3) Docuement conversations with colleagues. When the neurosurgeon tells you to hold a drug because they are on there way, document and time stamp. They will try to drag you down with them if they don't show up or something happens.

 

4) Always document follow up instructions. Especially for the indigent and drug/alcohol abusers, they will not follow your instructions but their families will sue you if your documentation isn't perfect.

 

5) Public figures always get the full work up, don't leave anything to chance, even a hang nail.

 

6) Hands, feet and penises are "tiger country", proceed with great caution. Lawyers will eat you alive here if you are not careful.

 

6) Take the pants off, that is where the diagnosis is.

Agree with all....except for the "NEVER" write gastroenteritis or constipation.  If it started with vomiting, then mild epigastric pain from vomiting, then turned into nonbloody diarrhea....then it's probably gastroenteritis.  And constipation is, well, it's constipation.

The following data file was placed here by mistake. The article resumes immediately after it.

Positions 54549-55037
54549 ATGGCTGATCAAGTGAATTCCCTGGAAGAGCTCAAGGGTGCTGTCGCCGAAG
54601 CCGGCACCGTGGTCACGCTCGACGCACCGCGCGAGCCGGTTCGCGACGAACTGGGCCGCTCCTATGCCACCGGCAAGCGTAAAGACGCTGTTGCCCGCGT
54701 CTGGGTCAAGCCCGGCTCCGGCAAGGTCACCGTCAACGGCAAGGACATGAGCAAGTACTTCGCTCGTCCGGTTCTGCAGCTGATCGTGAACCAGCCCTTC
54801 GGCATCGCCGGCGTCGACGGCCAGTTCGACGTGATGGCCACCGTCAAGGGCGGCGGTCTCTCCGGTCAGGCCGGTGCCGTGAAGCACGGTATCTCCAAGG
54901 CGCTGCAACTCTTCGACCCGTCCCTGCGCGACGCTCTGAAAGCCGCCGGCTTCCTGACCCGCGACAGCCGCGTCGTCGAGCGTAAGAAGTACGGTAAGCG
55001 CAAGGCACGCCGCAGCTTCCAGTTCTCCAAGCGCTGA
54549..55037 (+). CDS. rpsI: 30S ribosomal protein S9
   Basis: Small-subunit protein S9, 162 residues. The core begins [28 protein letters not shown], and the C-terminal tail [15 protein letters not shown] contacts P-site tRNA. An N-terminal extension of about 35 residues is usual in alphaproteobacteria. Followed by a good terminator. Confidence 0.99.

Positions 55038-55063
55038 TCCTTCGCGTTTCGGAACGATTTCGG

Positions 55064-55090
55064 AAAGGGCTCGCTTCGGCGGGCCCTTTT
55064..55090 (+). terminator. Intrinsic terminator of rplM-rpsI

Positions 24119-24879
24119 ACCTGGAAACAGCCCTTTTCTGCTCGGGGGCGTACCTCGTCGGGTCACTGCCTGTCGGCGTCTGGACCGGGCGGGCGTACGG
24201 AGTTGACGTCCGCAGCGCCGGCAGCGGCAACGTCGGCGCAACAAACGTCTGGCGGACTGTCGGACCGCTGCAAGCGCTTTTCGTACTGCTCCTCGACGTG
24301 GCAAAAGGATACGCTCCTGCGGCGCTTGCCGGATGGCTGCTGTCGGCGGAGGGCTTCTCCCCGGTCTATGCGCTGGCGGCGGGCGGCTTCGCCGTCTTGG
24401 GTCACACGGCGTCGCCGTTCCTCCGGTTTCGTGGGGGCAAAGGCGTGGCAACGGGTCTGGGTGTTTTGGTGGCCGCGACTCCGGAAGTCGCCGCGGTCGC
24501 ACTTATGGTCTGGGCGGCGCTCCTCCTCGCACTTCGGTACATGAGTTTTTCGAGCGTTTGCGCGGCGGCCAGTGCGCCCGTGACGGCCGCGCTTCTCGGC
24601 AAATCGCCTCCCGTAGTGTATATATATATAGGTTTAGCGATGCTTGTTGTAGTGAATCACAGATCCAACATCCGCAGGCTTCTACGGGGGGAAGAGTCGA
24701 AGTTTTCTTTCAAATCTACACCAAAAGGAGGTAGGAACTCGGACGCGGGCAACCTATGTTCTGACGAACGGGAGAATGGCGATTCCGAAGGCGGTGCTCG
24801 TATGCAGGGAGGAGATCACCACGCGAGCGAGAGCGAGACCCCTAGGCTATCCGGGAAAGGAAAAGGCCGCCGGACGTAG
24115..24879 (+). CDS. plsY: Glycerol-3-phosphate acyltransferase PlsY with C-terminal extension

I do absolutely agree that BEFORE you write gastroenteritis or constipation you need to stop and think about it....any red flags for the gastroenteritis, and what's the cause of the constipation.  

 

And I'll add one more to the list, especially in the ED.  D/c instructions give time specific and action specific follow up instructions.  ie:  F/u with primary care physician in 2-3 days if not significantly improved.  Return to the ED immediately if you experience <worse case scenario symptoms>, <symptoms of worsening of their disease>, or with any other new or concerning symptoms.

 

That puts some of the responsibility back on them, or their PCM.